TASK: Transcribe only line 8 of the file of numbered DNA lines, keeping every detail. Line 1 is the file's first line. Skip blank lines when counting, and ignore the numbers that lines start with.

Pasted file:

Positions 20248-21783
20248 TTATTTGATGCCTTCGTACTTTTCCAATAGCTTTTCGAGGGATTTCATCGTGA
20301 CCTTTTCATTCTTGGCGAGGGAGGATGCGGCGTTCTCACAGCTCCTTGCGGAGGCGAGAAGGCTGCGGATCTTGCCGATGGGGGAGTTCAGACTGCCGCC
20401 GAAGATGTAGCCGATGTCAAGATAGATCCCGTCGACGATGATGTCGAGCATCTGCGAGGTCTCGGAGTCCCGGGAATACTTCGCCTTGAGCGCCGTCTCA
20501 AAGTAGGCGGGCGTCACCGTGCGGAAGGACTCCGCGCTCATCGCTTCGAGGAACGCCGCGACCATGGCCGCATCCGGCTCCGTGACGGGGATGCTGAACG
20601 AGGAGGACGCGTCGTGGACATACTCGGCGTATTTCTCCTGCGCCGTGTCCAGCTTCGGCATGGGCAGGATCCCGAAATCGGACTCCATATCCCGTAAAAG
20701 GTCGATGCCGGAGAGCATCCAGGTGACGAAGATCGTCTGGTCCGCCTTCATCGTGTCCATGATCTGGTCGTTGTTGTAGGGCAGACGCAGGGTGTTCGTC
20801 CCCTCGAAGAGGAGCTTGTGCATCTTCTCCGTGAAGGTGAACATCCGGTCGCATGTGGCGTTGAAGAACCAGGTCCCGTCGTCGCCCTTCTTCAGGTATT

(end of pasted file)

20801 CCCTCGAAGAGGAGCTTGTGCATCTTCTCCGTGAAGGTGAACATCCGGTCGCATGTGGCGTTGAAGAACCAGGTCCCGTCGTCGCCCTTCTTCAGGTATT